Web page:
Nigeria’s Gross External Reserves: An Historical Perspective

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The major objectives of external reserves management in Nigeria are ensuring the preservation of capital, providing adequate liquidity to meet unforeseen needs and ensure that the reserves are readily available to finance day-to-day official transactions, as well as earning returns within the set tolerable risk limits.

Our data is based on the CBN statistics and we start from April 3rd 2006 when the gross external reserves was $36.2 billion and rose to $43.90 billion as at December 19 (the highest for the year 2006).

This represents a 21.27% increase in external reserves during the 8 months period. We note that during this period, real GDP growth was 6.73% as the real GDP grew from N37.47 trillion in 2005 to N39.99 trillion in 2006. Inflation during this period was also within 1-digit as it averaged 8.38% in 2006.

On a MoM basis, Nigeria recorded negative inflation rate in June (-0.2%), October (-2.5%), November (-0.7%) and December (-0.8%). This shows the growth was stable as inflation was at the desired level and there was relatively increased domestic production of goods and services. It was also during this period that Nigeria successfully met the condition of debt relief from the Paris Club, which had its debt settled with the group.

By 2007, the gross external reserves grew from $41.90 billion as at January 4, to $52.47 billion as at December 13, representing a growth rate of 25.27% during the period of the addition of $10.57 billion to the gross external reserve during the period. Average inflation rate in 2007 was 5.42% which is the lowest inflation rate Nigeria recorded during the years under review.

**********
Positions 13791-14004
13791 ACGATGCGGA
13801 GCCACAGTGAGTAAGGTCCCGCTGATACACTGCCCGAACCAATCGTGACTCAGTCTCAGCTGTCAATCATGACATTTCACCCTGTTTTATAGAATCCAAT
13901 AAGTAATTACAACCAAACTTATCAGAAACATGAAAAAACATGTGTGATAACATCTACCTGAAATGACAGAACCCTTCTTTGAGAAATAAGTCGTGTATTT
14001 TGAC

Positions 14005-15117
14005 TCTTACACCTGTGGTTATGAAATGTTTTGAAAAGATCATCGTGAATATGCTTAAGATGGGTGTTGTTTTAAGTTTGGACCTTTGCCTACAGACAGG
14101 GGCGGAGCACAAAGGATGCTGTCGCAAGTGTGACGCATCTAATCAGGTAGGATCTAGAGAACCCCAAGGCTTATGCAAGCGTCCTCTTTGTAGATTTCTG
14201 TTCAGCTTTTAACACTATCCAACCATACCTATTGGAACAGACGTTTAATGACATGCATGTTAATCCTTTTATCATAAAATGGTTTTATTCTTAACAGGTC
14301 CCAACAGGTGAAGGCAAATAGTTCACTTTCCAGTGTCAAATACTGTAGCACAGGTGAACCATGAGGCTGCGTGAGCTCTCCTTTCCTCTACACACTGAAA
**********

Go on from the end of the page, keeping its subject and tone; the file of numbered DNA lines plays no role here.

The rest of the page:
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The inflation rate declined by 140bps from 8% in January 2007 to 6.6% YoY in December 2007. The inflation rate on MoM basis was also low and we highlight that there was deflation in January, October and November MoM in 2007. The country also enjoyed increased real GDP growth during this period at 7.32%.

In 2008, Nigeria recorded the highest gross external reserves during the years under review with external reserve hitting the highest point of $64.73 billion on August 11th, 2008. This was a period of the boom as the equities market also rallied while hitting an all-time high of 64,834.33 points in March 2008 (before dropping to 20,436.40 points in April 2009 as the global financial crisis hit the market).

By December 30th, 2008, external reserve already dropped to $52.60 billion which represents -18.74% decline from its all-time high of $64.73 billion in August 2008. Average import cover during the year was 16.7 months.

We are also able to note that headline inflation grew faster as it averaged 11.52% while real GDP growth grew at a slower rate of 7.2%. The financial crisis majorly had an effect on Nigeria’s financial and trade sectors as it manifested majorly from liquidity and credit crunch as well as a significant reduction in confidence in the banking system.

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Hence, the impressive performance of the non-oil sector during the period supported Nigeria’s growth throughout the crisis.